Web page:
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6 everyday inventions you didn't know were German

6 everyday inventions you didn't know were German

6 everyday inventions you didn't know were German

Worldwide, Germany is generally regarded as a country at the forefront of innovation and ingenuity. From gummy bears to coffee filters, over the years it has been the birthplace of a whole shipload of famous innovations. But did you know that the following everyday things are also German inventions?

1. Newspapers

Although some form of news circulation has existed since practically the beginning of time (in Ancient Rome, government announcements were chiselled into stone to be distributed in public forums), the first “true” newspaper was a bonafide German invention.

The development of movable printed type (another German innovation!) enabled Johann Carolus to start mass-producing sheets of newsworthy stories. His newspaper, first published in 1604 in Strasbourg, appeared once a week under the catchy name “Relation aller Fürnemmen und gedenckwürdigen Historien” (Account of all Distinguished and Commemorable News).

2. Fanta

It’s a well-known, unfortunate truth that times of war produce a bonanza of innovations, but did you know that this also includes everybody’s favourite fizzy pop? During the Second World War, a trade embargo meant that factories in Germany were having trouble procuring Coca-Cola syrup. So, they decided to make their own product, using the only ingredients they could find.

They mixed up some beet sugar, whey and apple pomace (sounds appetising, right?) and - hey presto - Fanta was born! Even the name confirms the drink’s German origins: during a brainstorming session in Berlin, participants were told to “use their imagination” (Fantasie), to which one retorted: “Fanta!”

3. Glue sticks

The saviour of many-a craft project, the humble glue stick is also a German innovation! The first glue stick was invented in 1969 by the German company Henkel, based on the “twist-up ease” of lipstick applicators.

By 1971, Henckel’s glue sticks were being sold in 38 countries and nowadays the brand name under which they were released - Pritt Stick - has become synonymous with glue sticks the world over.

4. Teddy bears

The story of this cuddly invention includes an American president, a shipwreck and a bizarre coincidence ... Technically, Germany shares the credit for the teddy bear with America because, believe it or not, two very similar bears were produced at precisely the same time on either side of the Atlantic, with neither inventor having any clue about the other’s creation - especially as the first shipment of German teddies bound for America was reportedly lost at sea.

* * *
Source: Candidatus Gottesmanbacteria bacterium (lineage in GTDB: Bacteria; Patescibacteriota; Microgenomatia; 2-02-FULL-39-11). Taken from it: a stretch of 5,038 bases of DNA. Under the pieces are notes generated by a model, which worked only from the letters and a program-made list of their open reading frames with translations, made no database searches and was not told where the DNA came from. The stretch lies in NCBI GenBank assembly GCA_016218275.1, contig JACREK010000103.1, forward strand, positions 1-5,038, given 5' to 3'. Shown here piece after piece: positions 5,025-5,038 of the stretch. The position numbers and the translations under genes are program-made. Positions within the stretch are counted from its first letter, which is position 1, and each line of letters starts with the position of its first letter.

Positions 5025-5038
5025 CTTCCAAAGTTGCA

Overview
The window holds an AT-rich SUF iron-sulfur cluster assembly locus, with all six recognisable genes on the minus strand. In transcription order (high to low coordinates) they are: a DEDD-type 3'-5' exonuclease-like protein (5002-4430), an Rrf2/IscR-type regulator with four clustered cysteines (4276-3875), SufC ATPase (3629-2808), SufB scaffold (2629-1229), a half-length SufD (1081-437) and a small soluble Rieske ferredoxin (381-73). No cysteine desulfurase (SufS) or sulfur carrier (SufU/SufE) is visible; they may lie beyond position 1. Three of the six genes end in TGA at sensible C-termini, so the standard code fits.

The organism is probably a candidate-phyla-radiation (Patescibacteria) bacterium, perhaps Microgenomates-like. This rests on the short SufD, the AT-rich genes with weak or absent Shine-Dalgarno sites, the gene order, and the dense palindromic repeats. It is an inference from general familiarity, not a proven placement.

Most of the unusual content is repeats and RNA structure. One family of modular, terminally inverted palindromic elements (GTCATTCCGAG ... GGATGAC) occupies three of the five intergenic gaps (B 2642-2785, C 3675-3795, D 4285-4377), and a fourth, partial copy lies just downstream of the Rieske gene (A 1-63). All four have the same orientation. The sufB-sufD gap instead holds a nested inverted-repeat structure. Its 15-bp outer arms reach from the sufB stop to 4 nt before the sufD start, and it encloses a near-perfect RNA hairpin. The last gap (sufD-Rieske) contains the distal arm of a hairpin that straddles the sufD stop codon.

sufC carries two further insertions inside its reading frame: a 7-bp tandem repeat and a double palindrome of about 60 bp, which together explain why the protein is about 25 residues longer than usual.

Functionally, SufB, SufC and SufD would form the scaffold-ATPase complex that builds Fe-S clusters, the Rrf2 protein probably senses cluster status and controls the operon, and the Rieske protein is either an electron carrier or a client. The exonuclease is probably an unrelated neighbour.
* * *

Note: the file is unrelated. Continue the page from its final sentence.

While American toymaker Morris Michtom drew his inspiration from a cartoon of Theodore Roosevelt (nicknamed Teddy), a very similar stuffed toy was also produced in Germany according to sketches of bears made by Richard Steiff at the zoo in Stuttgart. There is no evidence that either man knew about the other, making this one of the most remarkable coincidences of all time!

5. Contact lenses

The brainchild of the somewhat unfortunately-named Adolf Gaston Eugen Fick, the first successful contact lens was created in 1888. While working in Zürich, German-born Fick developed a contact shell constructed from heavy blown glass - not the most comfortable thing to put in your eye!

After experimenting with fitting his lenses on rabbits, himself and then a small group of volunteers, Fick perfected a design that was 18-21mm in diameter and could be rested on the less sensitive rim of tissue around the cornea.

6. Health insurance

Granted, forms of life and disability insurance date back to medieval or even ancient times, but the world’s first state-mandated health insurance began with German Chancellor Otto von Bismarck’s social welfare policies.

Fearing the rise of “dangerous socialist” parties in Germany, conservative von Bismarck enacted a series of reforms that laid the foundations for the modern social security system. The first of these, a mandate that all workers in Germany be covered by a sickness fund, was passed in 1883.

So not only do we have Germany to thank for newspapers, fizzy drinks and teddy bears, but affordable healthcare as well! Can you think of anything else for which we have the Germans to thank?

Abi

Author

Abi Carter

Abi studied History & German at the University of Manchester. She has since worked as a writer, editor and content marketeer, but still has a soft spot for museums, castles...

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